Now, if you look at what’s out there at the moment, and when people are talking about promoting gamification, you wouldn’t really know that. It seems to be sold as a bit of an end in itself. It’s not, it’s simply a tactic that you use off the back of a well thought out learning design strategy. Any questions on that, Jake?
Jake Sullivan 15:22
That’s a lot of information and that’s really, really helpful. And, and, obviously, we will be sending these slides out. So if you can’t see or can’t read that slide currently like I said, we will send that out and you can have a little bit of a read. We will also, I believe, Jimmy will follow up with some more standardised formatting as well within this, so you can help apply that in your current organisation as well.
Jimmy McPhedron 15:48
Yeah, so I can send a blank copy of this. So if you have a look at- so the second column that I’ve populated, I’ve populated this with the Padmore City learning design framework. So my background: I spent about (I still do some training in this area) about seven or eight years as an educator for financial services. And I figured out very quickly that if you’re just sending information to people out of context, it doesn’t work. So human beings require context. And they’re also required to actually work through problems and solve problems. That’s how people develop skills and capabilities.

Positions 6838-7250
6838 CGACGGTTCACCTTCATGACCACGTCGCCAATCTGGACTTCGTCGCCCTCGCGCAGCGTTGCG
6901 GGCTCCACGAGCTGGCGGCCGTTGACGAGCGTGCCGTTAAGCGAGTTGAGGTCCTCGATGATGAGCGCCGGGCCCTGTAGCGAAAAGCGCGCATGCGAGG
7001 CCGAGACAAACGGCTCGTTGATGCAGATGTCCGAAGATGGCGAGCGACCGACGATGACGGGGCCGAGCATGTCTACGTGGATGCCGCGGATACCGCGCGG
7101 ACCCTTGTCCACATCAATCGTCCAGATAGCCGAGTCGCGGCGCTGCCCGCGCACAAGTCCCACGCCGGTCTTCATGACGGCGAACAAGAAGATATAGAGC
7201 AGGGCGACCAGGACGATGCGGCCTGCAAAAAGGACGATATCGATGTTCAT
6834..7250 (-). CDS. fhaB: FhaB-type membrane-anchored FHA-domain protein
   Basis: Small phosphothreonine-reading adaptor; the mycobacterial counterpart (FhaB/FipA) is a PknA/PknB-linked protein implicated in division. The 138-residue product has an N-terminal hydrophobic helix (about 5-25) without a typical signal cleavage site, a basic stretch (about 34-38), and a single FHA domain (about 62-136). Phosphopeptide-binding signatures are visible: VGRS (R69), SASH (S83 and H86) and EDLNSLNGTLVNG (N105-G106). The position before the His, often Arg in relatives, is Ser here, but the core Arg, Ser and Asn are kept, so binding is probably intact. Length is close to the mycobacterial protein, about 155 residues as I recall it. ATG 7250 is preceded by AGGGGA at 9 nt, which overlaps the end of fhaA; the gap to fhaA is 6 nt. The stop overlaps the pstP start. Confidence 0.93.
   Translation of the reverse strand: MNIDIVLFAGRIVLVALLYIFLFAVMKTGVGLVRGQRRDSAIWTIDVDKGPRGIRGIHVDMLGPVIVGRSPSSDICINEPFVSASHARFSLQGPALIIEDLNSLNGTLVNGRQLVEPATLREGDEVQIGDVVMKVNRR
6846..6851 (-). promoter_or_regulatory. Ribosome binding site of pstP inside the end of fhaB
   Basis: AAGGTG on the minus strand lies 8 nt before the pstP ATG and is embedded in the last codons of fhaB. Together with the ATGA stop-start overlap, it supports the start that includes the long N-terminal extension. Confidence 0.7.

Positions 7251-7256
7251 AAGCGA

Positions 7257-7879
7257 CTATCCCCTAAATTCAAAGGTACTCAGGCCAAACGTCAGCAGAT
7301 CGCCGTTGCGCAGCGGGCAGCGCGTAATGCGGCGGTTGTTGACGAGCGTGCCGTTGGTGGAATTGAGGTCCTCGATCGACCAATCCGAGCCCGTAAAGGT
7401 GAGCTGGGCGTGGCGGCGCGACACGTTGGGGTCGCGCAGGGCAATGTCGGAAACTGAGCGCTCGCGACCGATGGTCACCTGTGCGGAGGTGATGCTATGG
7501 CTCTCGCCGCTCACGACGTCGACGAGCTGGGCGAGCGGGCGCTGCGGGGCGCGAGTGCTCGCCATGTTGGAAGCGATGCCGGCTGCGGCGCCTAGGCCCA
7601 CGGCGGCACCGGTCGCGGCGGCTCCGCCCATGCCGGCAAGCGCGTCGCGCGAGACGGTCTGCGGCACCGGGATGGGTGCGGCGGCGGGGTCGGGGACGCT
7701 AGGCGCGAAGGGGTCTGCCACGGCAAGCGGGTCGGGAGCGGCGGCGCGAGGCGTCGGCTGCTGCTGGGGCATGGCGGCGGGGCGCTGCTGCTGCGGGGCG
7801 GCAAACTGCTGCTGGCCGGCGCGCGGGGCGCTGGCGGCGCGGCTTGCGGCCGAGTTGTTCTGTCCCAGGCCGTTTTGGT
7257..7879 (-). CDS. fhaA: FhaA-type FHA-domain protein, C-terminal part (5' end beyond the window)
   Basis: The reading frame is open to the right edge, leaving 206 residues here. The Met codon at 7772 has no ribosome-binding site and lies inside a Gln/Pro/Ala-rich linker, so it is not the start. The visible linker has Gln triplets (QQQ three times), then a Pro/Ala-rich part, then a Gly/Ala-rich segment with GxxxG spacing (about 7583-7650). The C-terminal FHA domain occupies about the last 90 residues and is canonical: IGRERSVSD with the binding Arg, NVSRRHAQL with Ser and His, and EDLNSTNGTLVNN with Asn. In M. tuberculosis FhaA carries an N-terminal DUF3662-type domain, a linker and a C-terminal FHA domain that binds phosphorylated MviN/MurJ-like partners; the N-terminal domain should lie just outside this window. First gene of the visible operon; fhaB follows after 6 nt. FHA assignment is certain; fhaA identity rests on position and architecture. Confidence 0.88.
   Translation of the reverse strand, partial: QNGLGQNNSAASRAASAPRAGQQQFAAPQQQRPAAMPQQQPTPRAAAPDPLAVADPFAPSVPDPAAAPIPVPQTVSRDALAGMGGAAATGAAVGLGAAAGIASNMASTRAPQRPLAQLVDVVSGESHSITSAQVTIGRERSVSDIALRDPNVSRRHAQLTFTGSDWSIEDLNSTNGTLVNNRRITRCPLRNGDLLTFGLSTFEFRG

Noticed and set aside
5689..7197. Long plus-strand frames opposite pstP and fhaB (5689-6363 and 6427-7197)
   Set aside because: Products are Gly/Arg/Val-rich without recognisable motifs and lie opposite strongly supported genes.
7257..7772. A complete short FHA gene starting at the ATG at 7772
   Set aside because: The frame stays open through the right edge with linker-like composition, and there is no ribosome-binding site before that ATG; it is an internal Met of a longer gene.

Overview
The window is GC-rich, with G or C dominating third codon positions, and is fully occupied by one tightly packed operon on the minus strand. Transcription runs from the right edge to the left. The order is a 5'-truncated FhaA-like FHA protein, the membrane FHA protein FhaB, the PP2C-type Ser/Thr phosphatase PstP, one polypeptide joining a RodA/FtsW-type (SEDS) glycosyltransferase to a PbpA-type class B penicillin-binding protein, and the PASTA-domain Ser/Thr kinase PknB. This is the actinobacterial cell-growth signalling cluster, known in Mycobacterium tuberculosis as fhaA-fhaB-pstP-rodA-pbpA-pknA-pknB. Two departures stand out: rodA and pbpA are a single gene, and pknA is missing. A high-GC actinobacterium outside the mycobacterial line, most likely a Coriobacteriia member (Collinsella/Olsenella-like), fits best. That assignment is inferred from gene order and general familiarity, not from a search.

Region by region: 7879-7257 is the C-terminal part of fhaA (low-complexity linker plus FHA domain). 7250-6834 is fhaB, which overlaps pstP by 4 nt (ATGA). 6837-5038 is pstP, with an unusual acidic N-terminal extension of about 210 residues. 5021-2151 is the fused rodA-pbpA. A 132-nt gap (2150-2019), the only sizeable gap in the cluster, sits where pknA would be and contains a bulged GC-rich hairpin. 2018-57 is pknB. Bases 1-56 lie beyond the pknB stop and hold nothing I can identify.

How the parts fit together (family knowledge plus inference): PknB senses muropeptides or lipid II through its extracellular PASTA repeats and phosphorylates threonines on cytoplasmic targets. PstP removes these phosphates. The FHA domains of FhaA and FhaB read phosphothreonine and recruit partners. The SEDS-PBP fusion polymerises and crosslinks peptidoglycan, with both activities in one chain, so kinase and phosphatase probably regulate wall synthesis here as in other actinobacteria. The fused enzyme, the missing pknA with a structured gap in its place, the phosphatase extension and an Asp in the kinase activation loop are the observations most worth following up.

So our philosophy is a constructivist approach to education. So the platform that we have, it doesn’t really move an inch unless you’re moving it. You’re constantly moving through the scenario, solving the problem. And we’ve picked up this scenario-based learning approach, also known as learning through immersive storytelling because we have this virtual city-themed learning platform. You create a character, go into the city, and you solve the problems of business owners, the individuals who actually live in the city.
So the immersive storytelling, scenario-based learning is our high-level learning design. And our strategy is the creation of this, this data-driven city, and real-life characters, and we just keep running scenarios after scenarios so the learner can actually create their avatar, go into the city, and experience a real-life problem, and then solve the problem within that same real-life scenario.